Just what the world needs: Another camera for rich pixel-peeking photographic dilettantes. The number of photographers that can make productive use of a camera with this many megapixels is miniscule. Mostly what you will see as output from these cameras will be highly detailed drivel and cliches like you see from MUCH cheaper gigapixel systems.

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  10. robert garfinkle

    right – are megapixels just designed for larger prints? or, am I of the illusion that a larger set of megapixels breed finer details – i.e. the D810’s 7360 x 4912 = 36.3 MP see this http://robertgarfinkle.photography/lf.jpg

    I suppose the question would be, does a 16MP camera, or 24MP (i.e. D750) still have the ability to show the same detail as the link I provided above, if so, then larger print theory wins, but if not, then a 52MP should, in theory capture 1.4x detail than a D810’s 36.3, yes? or are both correct, larger prints and details…

    It’s funny though, and not a direct apples-to-apples comparison product-wise, but a 36.3 MP as it is, renders an almost 8k television width already, a D750 a tad bigger than 6k tv (if it existed), and essentially a 52MP roughly would span nearly a 10k tv in width – WOW!!!

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    • Greg Silver

      My guess is that the resolution range we have now (roughly 18-36 MP) is adequate for the vast majority of printing users will do. I’m not convinced the human eye will notice any discernable difference going 50+ MP (unless your doing some in-depth pixel peeping). I’m sure people would notice better dynamic range visually than more MP.

      The only thing you’ll end up with is eating more storage space and processing/retouching larger files.

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    • Stan Rogers

      Detail you can’t see doesn’t count. You can print at higher rez, of course. There is actually a visible difference printing at, say, 400-450 PPI, to most people, even if they can’t quite put their finger on it, and the truly sharp-eyed — a category which does not include most people — can see a difference at 600 PPI at normal viewing distances on paper that can handle it. After that you actually start to lose resolution because there won’t be enough tone levels available at each pixel; printers can only make the dots so small and can only cram so many of them into a small space. So for most people, the difference will be visible on an A3+ (13″x19″) print viewed up close, but not in anything significantly smaller (like an 8×10 or an album page). And even the A3+ improvement will be one of those “I don’t know why, but…” things (and then only if the image is immaculate enough to make the acutance make a difference).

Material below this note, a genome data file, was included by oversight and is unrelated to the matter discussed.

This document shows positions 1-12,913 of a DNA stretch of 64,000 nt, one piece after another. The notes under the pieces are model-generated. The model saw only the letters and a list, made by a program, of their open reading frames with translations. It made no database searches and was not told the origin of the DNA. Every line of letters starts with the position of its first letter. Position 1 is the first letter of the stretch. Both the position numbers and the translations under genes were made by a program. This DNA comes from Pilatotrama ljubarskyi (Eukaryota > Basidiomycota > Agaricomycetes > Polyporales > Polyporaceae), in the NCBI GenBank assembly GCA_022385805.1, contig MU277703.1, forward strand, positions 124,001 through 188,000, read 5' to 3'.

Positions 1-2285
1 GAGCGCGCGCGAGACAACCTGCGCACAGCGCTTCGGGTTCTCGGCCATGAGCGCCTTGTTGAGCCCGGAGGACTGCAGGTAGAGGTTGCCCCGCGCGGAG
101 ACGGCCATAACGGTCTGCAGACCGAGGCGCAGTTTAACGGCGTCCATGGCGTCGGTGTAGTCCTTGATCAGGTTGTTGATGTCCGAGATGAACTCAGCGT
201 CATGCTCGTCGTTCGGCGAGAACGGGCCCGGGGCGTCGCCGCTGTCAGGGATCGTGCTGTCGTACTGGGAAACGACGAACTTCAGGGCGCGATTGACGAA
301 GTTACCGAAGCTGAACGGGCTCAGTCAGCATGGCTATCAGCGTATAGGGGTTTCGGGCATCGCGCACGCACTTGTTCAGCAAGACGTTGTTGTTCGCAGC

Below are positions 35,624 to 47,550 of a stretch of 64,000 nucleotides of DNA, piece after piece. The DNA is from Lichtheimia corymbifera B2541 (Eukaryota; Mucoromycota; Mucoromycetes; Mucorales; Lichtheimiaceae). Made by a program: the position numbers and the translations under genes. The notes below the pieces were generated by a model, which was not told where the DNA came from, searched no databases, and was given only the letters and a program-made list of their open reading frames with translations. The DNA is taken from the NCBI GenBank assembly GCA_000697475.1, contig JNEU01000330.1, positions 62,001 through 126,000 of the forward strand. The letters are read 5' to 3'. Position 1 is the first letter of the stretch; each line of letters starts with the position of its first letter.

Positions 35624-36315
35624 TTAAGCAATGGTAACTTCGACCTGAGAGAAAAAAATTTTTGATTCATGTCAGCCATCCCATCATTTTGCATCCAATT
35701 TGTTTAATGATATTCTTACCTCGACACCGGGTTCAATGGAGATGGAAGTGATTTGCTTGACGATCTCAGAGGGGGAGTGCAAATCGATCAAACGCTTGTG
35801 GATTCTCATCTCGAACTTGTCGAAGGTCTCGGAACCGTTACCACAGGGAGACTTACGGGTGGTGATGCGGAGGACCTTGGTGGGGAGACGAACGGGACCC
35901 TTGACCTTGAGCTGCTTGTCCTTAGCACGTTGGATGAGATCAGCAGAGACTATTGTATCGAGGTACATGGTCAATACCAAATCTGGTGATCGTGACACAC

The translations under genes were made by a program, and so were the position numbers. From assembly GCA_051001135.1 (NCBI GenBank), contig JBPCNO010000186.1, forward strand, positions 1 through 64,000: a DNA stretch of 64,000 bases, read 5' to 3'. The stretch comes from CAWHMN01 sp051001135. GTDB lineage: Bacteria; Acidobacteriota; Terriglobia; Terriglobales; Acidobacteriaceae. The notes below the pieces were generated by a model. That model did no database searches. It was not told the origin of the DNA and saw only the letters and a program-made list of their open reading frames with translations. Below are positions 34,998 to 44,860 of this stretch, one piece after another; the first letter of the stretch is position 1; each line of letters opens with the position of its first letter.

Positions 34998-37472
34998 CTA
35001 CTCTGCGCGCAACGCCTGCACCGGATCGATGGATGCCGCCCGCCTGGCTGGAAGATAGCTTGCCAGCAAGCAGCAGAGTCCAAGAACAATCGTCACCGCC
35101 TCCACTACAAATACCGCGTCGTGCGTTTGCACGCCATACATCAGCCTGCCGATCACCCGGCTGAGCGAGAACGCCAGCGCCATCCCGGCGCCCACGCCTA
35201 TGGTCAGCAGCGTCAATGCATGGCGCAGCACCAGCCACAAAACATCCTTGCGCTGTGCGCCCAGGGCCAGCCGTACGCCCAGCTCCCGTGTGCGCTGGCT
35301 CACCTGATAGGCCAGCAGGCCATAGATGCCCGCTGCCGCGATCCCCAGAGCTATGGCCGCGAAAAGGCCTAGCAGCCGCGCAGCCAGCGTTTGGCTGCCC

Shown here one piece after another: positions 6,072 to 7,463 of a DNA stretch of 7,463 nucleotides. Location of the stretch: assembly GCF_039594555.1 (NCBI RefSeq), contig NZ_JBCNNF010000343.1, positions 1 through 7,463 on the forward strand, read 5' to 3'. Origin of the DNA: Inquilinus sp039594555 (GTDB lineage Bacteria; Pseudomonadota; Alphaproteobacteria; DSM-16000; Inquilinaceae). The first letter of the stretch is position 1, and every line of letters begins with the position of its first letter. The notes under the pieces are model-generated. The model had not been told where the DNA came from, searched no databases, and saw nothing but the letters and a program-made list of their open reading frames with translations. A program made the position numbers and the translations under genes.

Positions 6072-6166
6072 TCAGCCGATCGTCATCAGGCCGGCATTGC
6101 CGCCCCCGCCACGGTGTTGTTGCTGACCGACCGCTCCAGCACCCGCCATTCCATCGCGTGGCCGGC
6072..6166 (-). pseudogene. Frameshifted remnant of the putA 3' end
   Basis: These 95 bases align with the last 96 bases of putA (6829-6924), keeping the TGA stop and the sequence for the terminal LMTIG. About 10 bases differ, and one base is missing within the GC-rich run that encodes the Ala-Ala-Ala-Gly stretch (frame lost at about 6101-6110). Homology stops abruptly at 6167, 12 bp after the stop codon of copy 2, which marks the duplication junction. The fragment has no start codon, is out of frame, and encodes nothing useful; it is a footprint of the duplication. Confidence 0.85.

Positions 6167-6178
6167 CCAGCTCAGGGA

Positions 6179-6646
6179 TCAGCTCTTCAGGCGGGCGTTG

On-screen, once you’re at the device’s resolution, there is no more gain to be had. At typical web and slideshow sizes, my old 6MP D70 is overkill, though 4K and 5K screens will put it out of business soon. (The “syncs at all speeds” talent of the 6MP Nikons is keeping it going for now — it can do things with one or two speedlights in bright daylight that would require Joe McNally’s speedlight collection or ND filters and studio-type flash with a “real” camera. For cheap web work — who am I kidding? it would only be “cheap” if I actually charged for that stuff — I’d just as soon be using a cheap solution.) At 24 camera MP, you’d need an awful lot of screen pixels before anyone could see anything, unless you allow pannable 100% images for gearheads to gawk at.

      There is a benefit still, inasmuch as it can make high-end retouching better and easier (given enough computer horsepower, of course), and cropping is less of a tragedy, even if you never use the large or extremely high-rez print, but you won’t notice any other gain you couldn’t have gotten with careful processing of a 20-24MP image unless the image is big enough to see it. (You may convince yourself that you can, having spent the money to get MOAR, but that’s your brain and not your eyes talking.)

      But with the profit in the print, and the ability to make 20×30-inch luster prints that can stand up to nose-to-the-glass scrutiny (300 PPI) and *huge* canvasses — keeping in mind that customers will buy what you show them, not what’s on the price list, and they’ll be looking for reasons not to spend money — there’s gold in them thar pixels. And remember that huge transparencies that people are going to be standing right beside are the order of the day at point-of-sale displays, too. You can get faves on Flickr with a lot less camera, but it’s awfully hard to sell big prints that look like you enlarged them a little too much.

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  11. Greg Silver

    Pass… I can honestly say high megapixel cameras are not pursuading me right now.

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  12. Rafael Steffen

    How many people order prints the size of their houses?

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  13. Scottie Nguyen

    If the dynamic range is still crappy in the range of 12 eV and under which I have a feeling thats where it is even the 52 MP wont be anything impressive. I have been wanting to switch to Sony and Nikon for some time now. This is last hope on this new sensor to shine or ill be a nikon convert.